On Tuesday 28 March 2000, Rebecca Guenther <[log in to unmask]> wrote via
<[log in to unmask]> on the subject: New ISO 639-2 code, re. Low German,

>---------- Forwarded message ----------
>Date: Fri, 24 Mar 2000 16:16:15 -0500
>From: WWW server acct <[log in to unmask]>
>To: [log in to unmask]
>Subject: New ISO 639-2 code
>The UKMARC Bibliographic Format has established code "gml" for
> "German, Low". That UKMARC code is represented in 50 STC-N and
> 43 BL-17th Cen. German MARC records.

As "gml" has been established in that UK library standard, and is in
current use by UK libraries, there seems no reason not to use it, and
I consider that "gml" should therefore be added as an ISO 639-2. This
will avoid the endless conversion between "gem" and/or "gml" and/or
any other code such as "nds" or "ndd" that Michael Everson and Millie
Wewerka have mentioned.

"gml" exists, and will continue to be used, within the UK, even if it
is converted for the benefit of users of the RLIN database: "nds" or
"ndd" do not exist at present.

Note that trying to maintain the use of a "d" from "de" makes the
list less predictable for users, as all existing entries use
"g" from "German":

639-2B   639

ger      de    German
gmh      --    German, Middle High
goh      --    German, Old High (ca. 750-1050)
gem      --    Germanic (Other)
---      --    German, Low; Low German

gml  for Low German is thus much more predictable to users than
nds  or

Note that there would appear to be no automatic requirement for codes
related to "d" or "de" from German users: the largest German list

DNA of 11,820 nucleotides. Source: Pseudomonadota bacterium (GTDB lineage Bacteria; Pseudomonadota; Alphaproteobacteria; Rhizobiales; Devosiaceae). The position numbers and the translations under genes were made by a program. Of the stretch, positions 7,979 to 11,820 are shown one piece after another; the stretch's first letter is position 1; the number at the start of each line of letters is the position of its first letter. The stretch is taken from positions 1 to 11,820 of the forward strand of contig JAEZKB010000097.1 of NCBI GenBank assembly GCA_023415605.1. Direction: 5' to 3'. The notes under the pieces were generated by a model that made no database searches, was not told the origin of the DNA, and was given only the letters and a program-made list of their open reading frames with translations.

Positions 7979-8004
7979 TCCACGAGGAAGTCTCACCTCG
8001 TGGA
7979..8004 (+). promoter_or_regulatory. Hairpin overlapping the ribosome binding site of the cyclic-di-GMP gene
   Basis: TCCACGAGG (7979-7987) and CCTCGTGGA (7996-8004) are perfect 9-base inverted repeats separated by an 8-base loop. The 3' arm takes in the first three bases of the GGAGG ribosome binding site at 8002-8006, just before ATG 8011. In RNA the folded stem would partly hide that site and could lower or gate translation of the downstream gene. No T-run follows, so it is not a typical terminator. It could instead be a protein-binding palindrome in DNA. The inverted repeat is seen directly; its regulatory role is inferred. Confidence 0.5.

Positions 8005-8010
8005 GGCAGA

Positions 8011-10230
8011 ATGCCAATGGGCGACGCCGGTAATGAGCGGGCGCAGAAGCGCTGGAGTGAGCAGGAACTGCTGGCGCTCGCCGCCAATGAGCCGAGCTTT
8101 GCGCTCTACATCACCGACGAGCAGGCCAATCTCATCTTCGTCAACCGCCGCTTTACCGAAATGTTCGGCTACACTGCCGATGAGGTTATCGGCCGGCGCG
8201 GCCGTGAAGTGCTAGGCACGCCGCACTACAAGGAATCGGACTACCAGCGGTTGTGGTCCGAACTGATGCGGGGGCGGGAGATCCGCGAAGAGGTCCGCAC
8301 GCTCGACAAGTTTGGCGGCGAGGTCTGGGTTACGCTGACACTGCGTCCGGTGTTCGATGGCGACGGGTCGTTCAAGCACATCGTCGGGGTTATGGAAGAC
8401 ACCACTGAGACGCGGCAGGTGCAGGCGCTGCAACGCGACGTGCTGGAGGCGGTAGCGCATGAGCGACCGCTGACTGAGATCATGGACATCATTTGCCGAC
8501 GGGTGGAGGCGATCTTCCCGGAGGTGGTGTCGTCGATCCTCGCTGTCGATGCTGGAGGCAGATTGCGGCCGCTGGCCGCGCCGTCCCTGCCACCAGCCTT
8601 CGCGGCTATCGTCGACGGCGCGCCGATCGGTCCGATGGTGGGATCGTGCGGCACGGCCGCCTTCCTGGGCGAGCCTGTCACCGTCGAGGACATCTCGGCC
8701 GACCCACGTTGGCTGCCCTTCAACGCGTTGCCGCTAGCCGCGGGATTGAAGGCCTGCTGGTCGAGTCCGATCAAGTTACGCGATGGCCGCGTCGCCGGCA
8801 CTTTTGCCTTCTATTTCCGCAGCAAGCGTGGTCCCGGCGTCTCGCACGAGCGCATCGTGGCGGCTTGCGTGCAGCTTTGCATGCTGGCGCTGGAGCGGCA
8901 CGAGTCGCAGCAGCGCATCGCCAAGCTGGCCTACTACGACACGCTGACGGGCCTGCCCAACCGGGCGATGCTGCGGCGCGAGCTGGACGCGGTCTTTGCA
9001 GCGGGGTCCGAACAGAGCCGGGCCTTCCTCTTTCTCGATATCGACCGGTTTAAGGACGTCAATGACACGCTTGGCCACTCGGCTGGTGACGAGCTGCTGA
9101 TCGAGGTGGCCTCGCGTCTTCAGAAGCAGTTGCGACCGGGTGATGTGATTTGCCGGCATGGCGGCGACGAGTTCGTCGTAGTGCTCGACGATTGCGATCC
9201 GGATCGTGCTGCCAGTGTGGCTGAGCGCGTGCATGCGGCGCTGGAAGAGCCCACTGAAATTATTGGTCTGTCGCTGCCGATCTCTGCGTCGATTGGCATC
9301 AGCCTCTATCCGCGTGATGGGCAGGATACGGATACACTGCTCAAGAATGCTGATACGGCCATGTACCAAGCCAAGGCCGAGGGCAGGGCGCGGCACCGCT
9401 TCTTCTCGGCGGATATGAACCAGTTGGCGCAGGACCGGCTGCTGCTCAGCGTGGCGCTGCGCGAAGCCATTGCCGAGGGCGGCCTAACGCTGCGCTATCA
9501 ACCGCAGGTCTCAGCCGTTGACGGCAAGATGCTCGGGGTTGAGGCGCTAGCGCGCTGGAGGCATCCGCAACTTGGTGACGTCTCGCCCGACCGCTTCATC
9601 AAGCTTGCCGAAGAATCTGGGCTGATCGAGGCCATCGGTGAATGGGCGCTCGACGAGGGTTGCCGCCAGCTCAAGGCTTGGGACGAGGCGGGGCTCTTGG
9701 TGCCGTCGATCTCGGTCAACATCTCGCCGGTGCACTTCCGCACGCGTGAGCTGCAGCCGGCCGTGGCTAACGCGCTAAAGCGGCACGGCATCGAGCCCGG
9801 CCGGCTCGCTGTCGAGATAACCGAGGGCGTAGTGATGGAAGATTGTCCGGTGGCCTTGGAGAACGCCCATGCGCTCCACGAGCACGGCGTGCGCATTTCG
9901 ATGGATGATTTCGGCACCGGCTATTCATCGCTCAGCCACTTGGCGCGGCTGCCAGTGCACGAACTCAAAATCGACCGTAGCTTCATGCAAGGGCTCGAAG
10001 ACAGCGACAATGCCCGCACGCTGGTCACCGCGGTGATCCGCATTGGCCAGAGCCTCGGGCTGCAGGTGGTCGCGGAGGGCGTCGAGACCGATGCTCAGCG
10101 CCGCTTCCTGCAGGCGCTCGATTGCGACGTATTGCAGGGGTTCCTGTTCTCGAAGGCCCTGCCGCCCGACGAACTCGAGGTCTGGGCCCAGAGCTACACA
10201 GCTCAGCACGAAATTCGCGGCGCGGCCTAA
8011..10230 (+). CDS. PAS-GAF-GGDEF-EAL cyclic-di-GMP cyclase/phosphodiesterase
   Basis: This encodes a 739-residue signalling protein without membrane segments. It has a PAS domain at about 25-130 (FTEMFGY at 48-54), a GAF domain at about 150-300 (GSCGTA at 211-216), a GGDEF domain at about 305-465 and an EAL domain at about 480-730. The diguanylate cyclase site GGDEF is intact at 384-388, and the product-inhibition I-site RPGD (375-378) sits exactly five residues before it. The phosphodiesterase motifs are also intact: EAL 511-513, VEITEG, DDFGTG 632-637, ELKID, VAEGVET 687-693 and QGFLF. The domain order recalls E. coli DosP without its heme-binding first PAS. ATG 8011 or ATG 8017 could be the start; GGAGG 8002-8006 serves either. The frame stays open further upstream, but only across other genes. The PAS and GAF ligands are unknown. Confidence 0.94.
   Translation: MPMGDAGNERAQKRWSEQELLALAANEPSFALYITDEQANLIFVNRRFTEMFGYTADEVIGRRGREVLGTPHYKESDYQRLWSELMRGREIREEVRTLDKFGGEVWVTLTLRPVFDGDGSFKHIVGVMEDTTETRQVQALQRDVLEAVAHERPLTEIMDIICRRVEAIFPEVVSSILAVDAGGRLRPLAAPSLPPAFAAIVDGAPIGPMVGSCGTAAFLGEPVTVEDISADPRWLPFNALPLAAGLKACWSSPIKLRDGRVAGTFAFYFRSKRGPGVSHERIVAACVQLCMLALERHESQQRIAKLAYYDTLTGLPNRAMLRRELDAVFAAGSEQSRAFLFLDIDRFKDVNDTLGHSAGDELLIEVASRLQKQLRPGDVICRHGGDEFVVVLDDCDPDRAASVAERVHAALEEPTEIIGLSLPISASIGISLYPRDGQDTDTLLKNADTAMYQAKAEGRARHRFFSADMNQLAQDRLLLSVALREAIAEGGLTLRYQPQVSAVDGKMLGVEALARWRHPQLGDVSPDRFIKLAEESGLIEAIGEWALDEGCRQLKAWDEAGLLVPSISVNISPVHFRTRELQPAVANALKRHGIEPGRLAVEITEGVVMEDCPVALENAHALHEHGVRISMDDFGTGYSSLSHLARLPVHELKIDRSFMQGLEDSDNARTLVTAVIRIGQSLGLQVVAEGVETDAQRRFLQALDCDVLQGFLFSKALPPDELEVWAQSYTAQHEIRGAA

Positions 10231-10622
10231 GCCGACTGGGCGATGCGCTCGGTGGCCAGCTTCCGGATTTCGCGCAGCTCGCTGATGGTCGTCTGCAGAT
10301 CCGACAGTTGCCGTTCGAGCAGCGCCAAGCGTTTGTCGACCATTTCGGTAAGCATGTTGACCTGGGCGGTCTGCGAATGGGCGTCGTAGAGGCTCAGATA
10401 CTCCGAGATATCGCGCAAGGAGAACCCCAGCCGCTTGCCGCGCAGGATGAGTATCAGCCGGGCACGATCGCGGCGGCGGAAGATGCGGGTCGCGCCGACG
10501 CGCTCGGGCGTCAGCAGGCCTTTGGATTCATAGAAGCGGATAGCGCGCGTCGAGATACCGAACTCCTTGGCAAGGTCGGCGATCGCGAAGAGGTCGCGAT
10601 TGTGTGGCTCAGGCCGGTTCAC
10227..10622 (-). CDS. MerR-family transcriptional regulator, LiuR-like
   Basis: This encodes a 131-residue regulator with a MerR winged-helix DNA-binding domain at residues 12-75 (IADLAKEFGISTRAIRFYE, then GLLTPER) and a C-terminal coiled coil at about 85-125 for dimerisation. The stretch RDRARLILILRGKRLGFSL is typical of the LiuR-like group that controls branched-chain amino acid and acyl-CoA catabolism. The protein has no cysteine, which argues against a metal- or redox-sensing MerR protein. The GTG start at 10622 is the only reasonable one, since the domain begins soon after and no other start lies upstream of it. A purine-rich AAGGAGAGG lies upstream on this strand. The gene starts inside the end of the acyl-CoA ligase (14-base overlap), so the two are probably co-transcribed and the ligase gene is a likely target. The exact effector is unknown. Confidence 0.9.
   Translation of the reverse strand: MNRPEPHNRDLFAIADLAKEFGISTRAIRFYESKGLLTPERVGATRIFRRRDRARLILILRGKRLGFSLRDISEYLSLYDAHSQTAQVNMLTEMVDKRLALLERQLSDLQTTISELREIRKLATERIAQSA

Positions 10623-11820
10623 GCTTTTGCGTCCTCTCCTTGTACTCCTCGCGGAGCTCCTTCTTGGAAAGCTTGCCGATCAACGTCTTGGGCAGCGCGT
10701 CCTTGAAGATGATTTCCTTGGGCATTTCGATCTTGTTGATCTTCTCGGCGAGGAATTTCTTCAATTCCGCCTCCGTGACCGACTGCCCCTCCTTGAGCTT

which collates 2-letter and 3-letter codes in Germany is maintained

        Bernhard Eversberg
        Universitaetsbibliothek, Postf. 3329,
        D-38023 Braunschweig, Germany
        Tel.  +49 531 391-5026 , -5011 , FAX  -5836
        e-mail  [log in to unmask]

This can be found at:

They use temporary 4-letter codes to indicate codes not in ISO 639-2,
and temporary 3-letter codes with an additional "+" sign to represent
codes not in ISO 639.

It's significant that they use codes with abbreviations from English
words rather than codes with abbreviations from German words:

goh      go+   Althochdeutsch  (German, Old High (ca. 750-1050))
gmh      gm+   Mittelhochdeutsch  (German, Middle High (ca. 1050-1500))
mlow     dd+   Mittelniederdeutsch  (Middle Low German)  [Germany]
lowg     dt+   Niederdeutsch  (Lower German)  [Germany]

Therefore there seems to be no reason to allocate codes which use
letters from the ISO 639 "de" element, and I strongly support the use
of "gml" to make it easier for existing users.

Best regards

John Clews

John Clews, SESAME Computer Projects, 8 Avenue Rd, Harrogate, HG2 7PG
tel: +44 1423 888 432; fax: + 44 1423 889061;
Email: [log in to unmask]

Committee Chair of  ISO/TC46/SC2: Conversion of Written Languages;
Committee Member of ISO/IEC/JTC1/SC22/WG20: Internationalization;
Committee Member of CEN/TC304: Information and Communications
 Technologies: European Localization Requirements
Committee Member of TS/1: Terminology (UK national member body of
 ISO/TC37: Terminology)
Committee Member of the Foundation for Endangered Languages;
Committee Member of ISO/IEC/JTC1/SC2: Coded Character Sets